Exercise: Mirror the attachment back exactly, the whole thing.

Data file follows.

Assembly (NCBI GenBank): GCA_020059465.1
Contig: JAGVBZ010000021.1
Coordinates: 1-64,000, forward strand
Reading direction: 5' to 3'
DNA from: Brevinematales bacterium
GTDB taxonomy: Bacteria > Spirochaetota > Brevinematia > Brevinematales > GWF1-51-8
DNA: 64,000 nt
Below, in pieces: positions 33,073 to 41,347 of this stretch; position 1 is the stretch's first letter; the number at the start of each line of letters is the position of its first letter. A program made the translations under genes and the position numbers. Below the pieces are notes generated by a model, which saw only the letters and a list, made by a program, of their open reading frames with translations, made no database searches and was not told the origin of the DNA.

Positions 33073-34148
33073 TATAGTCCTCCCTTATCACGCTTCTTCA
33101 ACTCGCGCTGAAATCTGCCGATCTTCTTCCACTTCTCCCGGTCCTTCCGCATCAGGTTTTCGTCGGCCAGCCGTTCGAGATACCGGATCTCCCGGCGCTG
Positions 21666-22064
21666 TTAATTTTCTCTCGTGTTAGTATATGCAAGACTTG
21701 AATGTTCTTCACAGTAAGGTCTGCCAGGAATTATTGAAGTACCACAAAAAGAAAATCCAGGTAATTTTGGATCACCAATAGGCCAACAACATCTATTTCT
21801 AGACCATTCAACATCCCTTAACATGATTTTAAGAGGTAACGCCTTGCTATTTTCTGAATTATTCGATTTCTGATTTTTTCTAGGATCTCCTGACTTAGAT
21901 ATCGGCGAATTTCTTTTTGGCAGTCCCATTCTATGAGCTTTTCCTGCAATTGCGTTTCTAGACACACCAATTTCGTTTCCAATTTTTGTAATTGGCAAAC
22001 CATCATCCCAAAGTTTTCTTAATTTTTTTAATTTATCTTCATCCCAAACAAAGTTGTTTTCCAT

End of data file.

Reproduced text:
Assembly (NCBI GenBank): GCA_020059465.1
Contig: JAGVBZ010000021.1
Coordinates: 1-64,000, forward strand
Reading direction: 5' to 3'
DNA from: Brevinematales bacterium
GTDB taxonomy: Bacteria > Spirochaetota > Brevinematia > Brevinematales > GWF1-51-8
DNA: 64,000 nt
Below, in pieces: positions 33,073 to 41,347 of this stretch; position 1 is the stretch's first letter; the number at the start of each line of letters is the position of its first letter. A program made the translations under genes and the position numbers. Below the pieces are notes generated by a model, which saw only the letters and a list, made by a program, of their open reading frames with translations, made no database searches and was not told the origin of the DNA.

Positions 33073-34148
33073 TATAGTCCTCCCTTATCACGCTTCTTCA
33101 ACTCGCGCTGAAATCTGCCGATCTTCTTCCACTTCTCCCGGTCCTTCCGCATCAGGTTTTCGTCGGCCAGCCGTTCGAGATACCGGATCTCCCGGCGCTG
Positions 21666-22064
21666 TTAATTTTCTCTCGTGTTAGTATATGCAAGACTTG
21701 AATGTTCTTCACAGTAAGGTCTGCCAGGAATTATTGAAGTACCACAAAAAGAAAATCCAGGTAATTTTGGATCACCAATAGGCCAACAACATCTATTTCT
21801 AGACCATTCAACATCCCTTAACATGATTTTAAGAGGTAACGCCTTGCTATTTTCTGAATTATTCGATTTCTGATTTTTTCTAGGATCTCCTGACTTAGAT
21901 ATCGGCGAATTTCTTTTTGGCAGTCCCATTCTATGAGCTTTTCCTGCAATTGCGTTTCTAGACACACCAATTTCGTTTCCAATTTTTGTAATTGGCAAAC
22001 CATCATCCCAAAGTTTTCTTAATTTTTTTAATTTATCTTCATCCCAAACAAAGTTGTTTTCCAT